Convex functions 8

Second-order conditions

f is twice differentiable if dom f is open and the Hessian ∇2f(x) ∈ Sn,

∇2f(x)ij = ∂2f(x)

2nd-order conditions for twice differentiable f with convex domain

• f is convex if and only if

∇2f(x) 0 for all x ∈ dom f

• if ∇2f(x) 0 for all x ∈ dom f , then f is strictly convex

Convex functions 9

∇f(x) = Px+ q, ∇2f(x) = P

convex if P 0

convex (for any A)

quadratic-over-linear: f(x, y) = x2/y

f (x

∇2f(x) = 1

(1Tz)2 zzT (zk = expxk)

to show ∇2f(x) 0, we must verify that vT∇2f(x)v ≥ 0 for all v:

vT∇2f(x)v = ( ∑

geometric mean: f(x) = ( ∏n

++ is concave

Convex functions 11

sublevel sets of convex functions are convex (converse is false)

epigraph of f : Rn → R:

epi f = {(x, t) ∈ Rn+1 | x ∈ dom f, f(x) ≤ t}

epi f

f

f is convex if and only if epi f is a convex set

Convex functions 12

Jensen’s inequality

basic inequality: if f is convex, then for 0 ≤ θ ≤ 1,

f(θx+ (1− θ)y) ≤ θf(x) + (1− θ)f(y)

extension: if f is convex, then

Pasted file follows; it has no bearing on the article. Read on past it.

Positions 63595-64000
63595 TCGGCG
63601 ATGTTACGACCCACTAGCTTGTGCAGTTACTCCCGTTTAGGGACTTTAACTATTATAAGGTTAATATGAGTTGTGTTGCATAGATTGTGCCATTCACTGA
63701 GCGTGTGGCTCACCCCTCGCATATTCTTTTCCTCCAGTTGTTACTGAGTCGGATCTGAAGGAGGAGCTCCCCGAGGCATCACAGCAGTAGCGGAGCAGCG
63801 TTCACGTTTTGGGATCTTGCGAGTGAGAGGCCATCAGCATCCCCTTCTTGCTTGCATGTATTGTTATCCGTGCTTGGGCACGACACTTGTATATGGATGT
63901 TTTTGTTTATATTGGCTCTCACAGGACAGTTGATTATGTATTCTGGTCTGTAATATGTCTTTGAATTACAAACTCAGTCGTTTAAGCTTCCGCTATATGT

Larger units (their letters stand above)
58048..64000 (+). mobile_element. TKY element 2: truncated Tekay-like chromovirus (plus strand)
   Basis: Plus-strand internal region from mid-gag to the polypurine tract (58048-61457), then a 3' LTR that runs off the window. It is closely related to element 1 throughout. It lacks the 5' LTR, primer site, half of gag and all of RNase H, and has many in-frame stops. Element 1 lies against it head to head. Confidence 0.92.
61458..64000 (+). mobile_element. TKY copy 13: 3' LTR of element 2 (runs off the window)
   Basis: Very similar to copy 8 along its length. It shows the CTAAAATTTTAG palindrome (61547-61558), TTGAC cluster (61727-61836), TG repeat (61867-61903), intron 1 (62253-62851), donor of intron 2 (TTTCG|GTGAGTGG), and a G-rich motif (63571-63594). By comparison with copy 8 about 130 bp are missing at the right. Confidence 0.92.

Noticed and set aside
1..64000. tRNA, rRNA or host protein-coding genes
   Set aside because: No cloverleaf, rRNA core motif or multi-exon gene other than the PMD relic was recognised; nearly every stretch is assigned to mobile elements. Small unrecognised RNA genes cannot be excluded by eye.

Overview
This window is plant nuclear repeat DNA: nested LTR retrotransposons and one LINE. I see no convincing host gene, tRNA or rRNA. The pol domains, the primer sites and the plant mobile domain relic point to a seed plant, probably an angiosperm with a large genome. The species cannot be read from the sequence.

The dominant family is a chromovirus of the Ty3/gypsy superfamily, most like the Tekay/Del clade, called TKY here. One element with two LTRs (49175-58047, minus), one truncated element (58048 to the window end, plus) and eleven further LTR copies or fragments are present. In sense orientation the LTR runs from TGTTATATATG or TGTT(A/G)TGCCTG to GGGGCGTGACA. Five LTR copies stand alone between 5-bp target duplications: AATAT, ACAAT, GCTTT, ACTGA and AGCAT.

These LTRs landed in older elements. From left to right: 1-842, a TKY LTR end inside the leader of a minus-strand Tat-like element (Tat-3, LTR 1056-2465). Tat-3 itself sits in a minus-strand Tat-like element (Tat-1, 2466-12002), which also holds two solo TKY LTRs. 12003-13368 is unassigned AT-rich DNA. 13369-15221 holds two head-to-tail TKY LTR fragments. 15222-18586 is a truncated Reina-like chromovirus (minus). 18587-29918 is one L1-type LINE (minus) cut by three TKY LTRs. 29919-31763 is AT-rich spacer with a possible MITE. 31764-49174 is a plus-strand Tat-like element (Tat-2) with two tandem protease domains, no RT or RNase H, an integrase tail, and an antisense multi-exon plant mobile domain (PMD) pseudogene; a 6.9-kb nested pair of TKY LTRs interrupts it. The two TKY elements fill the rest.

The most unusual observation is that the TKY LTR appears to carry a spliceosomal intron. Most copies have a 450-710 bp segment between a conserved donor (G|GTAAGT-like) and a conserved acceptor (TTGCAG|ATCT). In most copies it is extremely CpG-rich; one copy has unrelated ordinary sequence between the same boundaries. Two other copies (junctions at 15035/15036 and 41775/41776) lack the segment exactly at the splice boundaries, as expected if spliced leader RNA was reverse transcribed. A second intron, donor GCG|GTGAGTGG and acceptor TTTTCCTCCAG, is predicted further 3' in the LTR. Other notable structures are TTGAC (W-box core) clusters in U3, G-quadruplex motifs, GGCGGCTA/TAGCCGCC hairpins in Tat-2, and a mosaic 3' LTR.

f(E z) ≤ E f(z)

basic inequality is special case with discrete distribution

prob(z = x) = θ, prob(z = y) = 1− θ

Convex functions 13

1. verify definition (often simplified by restricting to a line)

2. for twice differentiable functions, show ∇2f(x) 0

3. show that f is obtained from simple convex functions by operations that preserve convexity

• nonnegative weighted sum • composition with affine function • pointwise maximum and supremum • composition • minimization • perspective

Convex functions 14

Positive weighted sum & composition with affine function

nonnegative multiple: αf is convex if f is convex, α ≥ 0

sum: f1 + f2 convex if f1, f2 convex (extends to infinite sums, integrals)

composition with affine function: f(Ax+ b) is convex if f is convex

examples

f(x) = − m ∑

i=1

log(bi − aTi x), dom f = {x | aTi x < bi, i = 1, . . . ,m}

• (any) norm of affine function: f(x) = Ax+ b

Convex functions 15

Pointwise maximum

if f1, . . . , fm are convex, then f(x) = max{f1(x), . . . , fm(x)} is convex

examples

• sum of r largest components of x ∈ Rn:

f(x) = x[1] + x[2] + · · ·+ x[r]

is convex (x[i] is ith largest component of x)

Convex functions 16

Pointwise maximum

if f1, . . . , fm are convex, then f(x) = max{f1(x), . . . , fm(x)} is convex

examples

• sum of r largest components of x ∈ Rn:

f(x) = x[1] + x[2] + · · ·+ x[r]

is convex (x[i] is ith largest component of x)